Thank you for celebrating my successes with me, and not downing me too hard for my failures. Thank you for knowing what mistakes I shouldn't make, but letting me make them anyway because you want me to live my life and be my own person. Thank you for knowing when to ask about the boy I've been talking about, and when to stop without any questions. Thank you for letting me be my crazy, weird, sometimes know-it-all self.

Thank you for sitting back and watching me spread my wings and fly. There is no way I could have known how to grow into the woman I am today if I hadn't watched you while I was growing up so I would know what kind of person I should aspire to be. Thank you for being the first (and the best) role model I ever had. You continue to inspire and amaze me every day with all that you do, and all that you are.

I don't know how I got so lucky to have a person in my life like you, but I thank the Lord every night for blessing me with the smartest, prettiest person to be my best friend, my role model, my confidant, my person and most importantly, my mother.


Your daughter

Cover Image Credit: Pexels

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Love You More.

An open letter.


Sometimes, when we get older, we beat ourselves up for things we didn't know when we were kids. It's not like we can be blamed for our ignorance, though, but something inside us says things would be drastically different if you had just known that one thing.

Everyone is at some point a child, but not everyone experiences childhood, and that is why I think it is a privilege. I think children are born to homes and pasts they don't choose, and I think some of those kids should be prayed for. Not every home is ready to take care of a child's everyday demands. Not every family is ready to accept the life and joy a baby brings. Sometimes, parents need to do a bit of their own healing before they think it's the right time to bring a child to the earth.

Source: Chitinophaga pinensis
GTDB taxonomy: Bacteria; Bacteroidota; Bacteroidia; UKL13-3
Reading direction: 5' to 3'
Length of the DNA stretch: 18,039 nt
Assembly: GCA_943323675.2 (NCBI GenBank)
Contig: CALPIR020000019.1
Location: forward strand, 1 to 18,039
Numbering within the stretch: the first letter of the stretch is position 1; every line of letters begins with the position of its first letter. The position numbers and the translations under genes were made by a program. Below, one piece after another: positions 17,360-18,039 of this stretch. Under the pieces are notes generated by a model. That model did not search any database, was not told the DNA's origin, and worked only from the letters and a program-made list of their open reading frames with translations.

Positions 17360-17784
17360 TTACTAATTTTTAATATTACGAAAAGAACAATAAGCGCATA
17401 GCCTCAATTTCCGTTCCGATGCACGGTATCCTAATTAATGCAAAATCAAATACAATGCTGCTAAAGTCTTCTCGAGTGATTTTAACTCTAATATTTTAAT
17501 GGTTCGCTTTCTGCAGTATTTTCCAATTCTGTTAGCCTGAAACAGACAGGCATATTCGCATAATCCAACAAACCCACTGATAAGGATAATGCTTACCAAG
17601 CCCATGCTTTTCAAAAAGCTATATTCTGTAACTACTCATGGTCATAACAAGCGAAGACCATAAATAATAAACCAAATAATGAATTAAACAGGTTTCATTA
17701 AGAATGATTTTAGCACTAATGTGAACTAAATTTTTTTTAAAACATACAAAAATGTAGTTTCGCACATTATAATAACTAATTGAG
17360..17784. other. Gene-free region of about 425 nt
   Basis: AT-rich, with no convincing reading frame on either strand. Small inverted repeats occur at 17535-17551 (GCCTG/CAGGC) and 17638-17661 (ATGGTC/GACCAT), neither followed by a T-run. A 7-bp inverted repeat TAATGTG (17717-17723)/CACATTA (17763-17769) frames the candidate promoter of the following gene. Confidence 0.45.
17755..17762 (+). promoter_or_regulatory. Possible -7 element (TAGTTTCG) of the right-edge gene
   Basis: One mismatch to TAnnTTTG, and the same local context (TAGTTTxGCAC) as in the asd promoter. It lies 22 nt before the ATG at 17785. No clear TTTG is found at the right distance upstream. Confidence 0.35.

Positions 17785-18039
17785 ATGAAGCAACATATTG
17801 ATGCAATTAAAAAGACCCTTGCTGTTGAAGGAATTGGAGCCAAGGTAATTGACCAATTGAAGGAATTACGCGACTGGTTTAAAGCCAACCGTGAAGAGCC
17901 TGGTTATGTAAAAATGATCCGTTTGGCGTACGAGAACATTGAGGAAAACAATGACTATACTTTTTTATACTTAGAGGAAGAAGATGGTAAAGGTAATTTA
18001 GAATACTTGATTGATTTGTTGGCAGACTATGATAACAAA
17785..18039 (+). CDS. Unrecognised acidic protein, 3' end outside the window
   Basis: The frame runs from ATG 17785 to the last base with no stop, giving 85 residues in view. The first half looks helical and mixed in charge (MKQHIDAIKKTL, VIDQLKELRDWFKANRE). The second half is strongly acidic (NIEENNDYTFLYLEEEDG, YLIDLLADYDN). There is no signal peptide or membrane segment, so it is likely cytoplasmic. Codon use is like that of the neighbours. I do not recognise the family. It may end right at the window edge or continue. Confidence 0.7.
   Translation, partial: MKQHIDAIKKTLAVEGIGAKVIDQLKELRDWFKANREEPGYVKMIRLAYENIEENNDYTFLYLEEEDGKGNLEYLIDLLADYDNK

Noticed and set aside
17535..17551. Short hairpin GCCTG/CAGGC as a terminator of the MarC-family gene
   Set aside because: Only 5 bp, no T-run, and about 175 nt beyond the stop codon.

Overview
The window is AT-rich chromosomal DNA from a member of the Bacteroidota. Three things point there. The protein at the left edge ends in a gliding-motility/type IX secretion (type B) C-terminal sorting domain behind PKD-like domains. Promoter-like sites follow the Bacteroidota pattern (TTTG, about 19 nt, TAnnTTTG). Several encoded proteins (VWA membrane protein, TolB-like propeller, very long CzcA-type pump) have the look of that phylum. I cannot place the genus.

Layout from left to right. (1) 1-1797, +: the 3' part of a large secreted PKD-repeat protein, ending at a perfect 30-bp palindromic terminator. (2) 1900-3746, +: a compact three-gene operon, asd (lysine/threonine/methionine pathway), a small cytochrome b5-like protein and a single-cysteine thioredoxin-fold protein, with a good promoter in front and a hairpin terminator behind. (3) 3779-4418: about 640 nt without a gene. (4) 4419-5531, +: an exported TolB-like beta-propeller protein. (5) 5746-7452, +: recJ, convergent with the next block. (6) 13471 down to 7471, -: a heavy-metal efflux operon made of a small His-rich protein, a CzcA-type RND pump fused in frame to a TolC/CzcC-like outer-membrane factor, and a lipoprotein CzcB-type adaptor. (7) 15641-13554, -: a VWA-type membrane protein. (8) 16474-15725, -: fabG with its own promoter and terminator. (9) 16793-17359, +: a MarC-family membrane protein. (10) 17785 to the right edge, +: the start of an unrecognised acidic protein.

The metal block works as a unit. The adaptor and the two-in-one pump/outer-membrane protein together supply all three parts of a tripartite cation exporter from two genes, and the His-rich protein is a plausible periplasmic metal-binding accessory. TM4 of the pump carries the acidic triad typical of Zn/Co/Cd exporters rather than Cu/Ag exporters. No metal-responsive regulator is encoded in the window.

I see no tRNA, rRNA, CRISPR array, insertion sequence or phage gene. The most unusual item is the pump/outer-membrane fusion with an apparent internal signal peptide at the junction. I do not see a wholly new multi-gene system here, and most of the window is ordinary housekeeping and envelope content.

In my case, my mother left me too early. I was fifteen. I was at a friend's house, having just convinced my aunt and grandma to let me sleep over. Suddenly, an urgent call from my aunt left me in tears: I had to pack my bags that instant, I could not sleepover, and we'd talk when we got home. I thought I was in trouble for something. I thought one of my earlier delinquencies would have caught up with me, but no. It had nothing to do with that.

When a daughter loses her mother it is hard to put into words the feelings that follow. Should there be sadness? Remorse? Self-pity? Guilt? Fear? I felt all of those things, and it wasn't fun trying to sort them out. I instantly felt alone, despite having failed to call her for three whole weeks prior to her death. I wasn't ready to be alone. I wasn't ready to deal with problems by myself and not have anyone to talk to that actually "got" me.

Grief is a long, confusing process. It's been almost four years since I lost my mom. It took a long time to sort out the resentments I'd had towards her during adolescence. I feel at peace with her now, like she is with me everywhere I go. The grieving process is horrible on the nerves. I hear songs in public that make me think of her and it's painful keeping in the tears. Sometimes I get angry, and I yell at God. Sometimes I wallow so deep that I don't see myself getting out of my hole.

I take it in stride, though, and I try bringing peace and love to every heart I touch. It's the least I could do in her wake.